Residential listing growth in the prime west London market is outperforming the rest of the sector in the city, new research shows.
The area starting in Hammersmith and heading west to Ealing saw average listing values grow by 4.1% in the second quarter of 2015, leaving annual growth at 0.5% compared to the small falls seen in other prime London markets.
The value of listings priced over £2 million, the majority of which are concentrated in Hammersmith and Chiswick, fell 2.2% over the past year, the data from real estate firm Savills also shows.
At the top end of the market, buyer caution has been evident, the firm’s report says, and the the price falls largely resulted from stamp duty changes announced in the 2014 Autumn Statement and uncertainty surrounding a mansion tax in the run up to the general election.
Stronger growth was recorded in the lower value markets, particularly in the £750,000 to £1 million market where buyers benefited modestly from the stamp duty reform. In the prime markets below £750,000 although price growth was positive, it was slower as new mortgage regulations limit the amount buyers can borrow.
Average values in Ealing are around 25% cheaper than Hammersmith and Chiswick and consequently saw the strongest growth, of 3.9% over the past year.
‘Since the election some of the deferred pent up demand is beginning to flow back into the market, although the new stamp duty rates are still keenly felt by buyers at the top end of the market. This has restricted any significant increases in both prices and transaction numbers and we expect this to continue over the rest of 2015,’ the report explains.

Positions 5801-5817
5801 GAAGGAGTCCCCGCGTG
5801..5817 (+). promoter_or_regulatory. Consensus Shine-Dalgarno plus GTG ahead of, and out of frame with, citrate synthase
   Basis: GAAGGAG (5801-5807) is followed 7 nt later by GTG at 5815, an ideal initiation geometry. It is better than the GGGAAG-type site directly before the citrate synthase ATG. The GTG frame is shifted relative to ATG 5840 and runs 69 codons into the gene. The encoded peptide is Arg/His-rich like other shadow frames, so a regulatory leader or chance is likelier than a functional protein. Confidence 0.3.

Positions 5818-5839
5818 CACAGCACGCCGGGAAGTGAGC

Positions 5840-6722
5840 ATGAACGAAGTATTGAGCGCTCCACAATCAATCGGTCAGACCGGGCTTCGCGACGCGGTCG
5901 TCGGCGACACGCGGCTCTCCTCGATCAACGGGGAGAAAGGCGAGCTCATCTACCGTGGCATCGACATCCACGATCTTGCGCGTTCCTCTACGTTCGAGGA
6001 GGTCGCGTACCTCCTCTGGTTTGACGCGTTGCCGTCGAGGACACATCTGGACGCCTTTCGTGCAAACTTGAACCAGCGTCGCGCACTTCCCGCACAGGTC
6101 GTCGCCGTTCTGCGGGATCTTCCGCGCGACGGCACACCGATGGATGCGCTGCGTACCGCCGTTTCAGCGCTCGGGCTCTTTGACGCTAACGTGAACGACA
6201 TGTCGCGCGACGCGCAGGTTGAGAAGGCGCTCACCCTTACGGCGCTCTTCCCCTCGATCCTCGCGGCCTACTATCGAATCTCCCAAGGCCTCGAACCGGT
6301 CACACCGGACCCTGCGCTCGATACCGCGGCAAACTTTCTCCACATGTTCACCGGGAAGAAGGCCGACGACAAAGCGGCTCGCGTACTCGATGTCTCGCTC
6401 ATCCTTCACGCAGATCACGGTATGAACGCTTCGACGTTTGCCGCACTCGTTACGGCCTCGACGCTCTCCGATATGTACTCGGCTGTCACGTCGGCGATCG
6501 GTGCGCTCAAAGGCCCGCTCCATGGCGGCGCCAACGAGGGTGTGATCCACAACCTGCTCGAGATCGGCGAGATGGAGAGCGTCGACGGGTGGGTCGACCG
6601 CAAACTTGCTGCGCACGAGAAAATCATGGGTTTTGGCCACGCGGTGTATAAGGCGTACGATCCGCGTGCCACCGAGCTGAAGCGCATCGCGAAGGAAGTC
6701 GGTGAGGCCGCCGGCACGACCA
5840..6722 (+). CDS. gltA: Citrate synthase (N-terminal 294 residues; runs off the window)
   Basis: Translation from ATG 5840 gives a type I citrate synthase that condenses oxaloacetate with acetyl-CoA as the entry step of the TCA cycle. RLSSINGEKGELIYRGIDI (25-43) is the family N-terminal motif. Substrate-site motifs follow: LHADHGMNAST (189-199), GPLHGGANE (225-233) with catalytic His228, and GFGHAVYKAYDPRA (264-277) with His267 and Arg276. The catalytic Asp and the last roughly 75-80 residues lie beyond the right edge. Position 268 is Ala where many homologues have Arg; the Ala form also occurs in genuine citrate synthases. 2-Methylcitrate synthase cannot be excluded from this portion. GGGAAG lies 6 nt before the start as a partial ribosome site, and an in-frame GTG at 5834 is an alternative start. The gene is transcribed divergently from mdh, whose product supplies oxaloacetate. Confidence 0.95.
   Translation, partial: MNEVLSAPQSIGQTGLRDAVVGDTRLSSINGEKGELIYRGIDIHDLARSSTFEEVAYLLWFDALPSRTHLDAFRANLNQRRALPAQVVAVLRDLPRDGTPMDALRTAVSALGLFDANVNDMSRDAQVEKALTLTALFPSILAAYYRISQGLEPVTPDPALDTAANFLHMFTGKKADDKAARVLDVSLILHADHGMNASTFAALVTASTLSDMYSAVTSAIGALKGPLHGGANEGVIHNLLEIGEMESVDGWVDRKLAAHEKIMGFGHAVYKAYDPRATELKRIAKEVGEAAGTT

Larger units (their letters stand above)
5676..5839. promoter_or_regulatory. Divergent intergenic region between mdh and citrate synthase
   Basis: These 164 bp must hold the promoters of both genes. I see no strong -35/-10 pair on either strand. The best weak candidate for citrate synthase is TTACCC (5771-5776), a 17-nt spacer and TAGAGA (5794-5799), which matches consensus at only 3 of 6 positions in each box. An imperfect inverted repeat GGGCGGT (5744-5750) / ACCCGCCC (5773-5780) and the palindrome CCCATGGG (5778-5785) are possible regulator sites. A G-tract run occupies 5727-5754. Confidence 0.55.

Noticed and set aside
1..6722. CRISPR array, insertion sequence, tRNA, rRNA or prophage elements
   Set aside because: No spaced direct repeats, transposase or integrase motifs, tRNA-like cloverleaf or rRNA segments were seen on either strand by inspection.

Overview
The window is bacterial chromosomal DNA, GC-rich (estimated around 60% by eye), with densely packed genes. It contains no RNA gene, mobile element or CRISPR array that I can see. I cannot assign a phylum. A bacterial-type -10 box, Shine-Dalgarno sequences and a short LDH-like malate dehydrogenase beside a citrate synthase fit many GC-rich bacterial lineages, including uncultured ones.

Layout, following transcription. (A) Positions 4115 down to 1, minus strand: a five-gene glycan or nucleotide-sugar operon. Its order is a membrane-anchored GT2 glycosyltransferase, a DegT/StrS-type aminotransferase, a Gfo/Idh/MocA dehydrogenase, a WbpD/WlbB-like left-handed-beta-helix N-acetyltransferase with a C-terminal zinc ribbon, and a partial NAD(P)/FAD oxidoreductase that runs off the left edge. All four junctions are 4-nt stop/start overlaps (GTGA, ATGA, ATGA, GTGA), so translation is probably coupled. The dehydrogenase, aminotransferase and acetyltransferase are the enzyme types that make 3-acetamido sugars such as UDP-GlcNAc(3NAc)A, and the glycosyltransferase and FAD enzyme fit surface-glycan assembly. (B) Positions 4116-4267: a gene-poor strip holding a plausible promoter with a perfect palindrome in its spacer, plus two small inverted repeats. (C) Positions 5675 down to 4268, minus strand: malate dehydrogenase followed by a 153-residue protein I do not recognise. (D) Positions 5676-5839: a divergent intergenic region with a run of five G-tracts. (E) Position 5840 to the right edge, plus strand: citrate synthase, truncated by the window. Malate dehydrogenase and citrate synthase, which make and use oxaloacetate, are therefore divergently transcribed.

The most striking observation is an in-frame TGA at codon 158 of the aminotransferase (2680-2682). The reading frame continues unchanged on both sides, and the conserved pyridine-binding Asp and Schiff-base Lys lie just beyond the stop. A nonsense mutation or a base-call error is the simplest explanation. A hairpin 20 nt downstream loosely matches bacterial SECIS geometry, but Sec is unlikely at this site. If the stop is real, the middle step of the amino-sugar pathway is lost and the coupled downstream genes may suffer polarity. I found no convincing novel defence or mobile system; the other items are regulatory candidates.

Nonetheless, Savills is forecasting price growth to return to the market in 2016 and values to rise by 22.7% over the five years to the end of 2019.
In the prime west London rental sector average rents increased by 1.2% over the three months to the end of June, leaving rental growth flat on an annual basis.
But Savills says that corporate relocations play an important part in the west London prime rental market and are a growing source of demand. Over the first half of 2015 some 67% of tenants were renting due to employment relocation compared to 55% in 2014.
‘Over the next five years, the London economy is forecast to continue strengthening, particularly in the technology and telecommunications industries, which will underpin demand for prime rental listing over the medium term,’ the report points out.
However, it also points out that a potential risk to the sector is the level of new stock being brought to the market by overseas investors in certain locations on the fringes of prime London. In west London the largest prime development region is White City, which may lead to rents coming under pressure in the surrounding areas.
But, across the prime London markets as a whole Savills expects rents to rise by 17% over the course of the next five years.
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Source: Property News Spain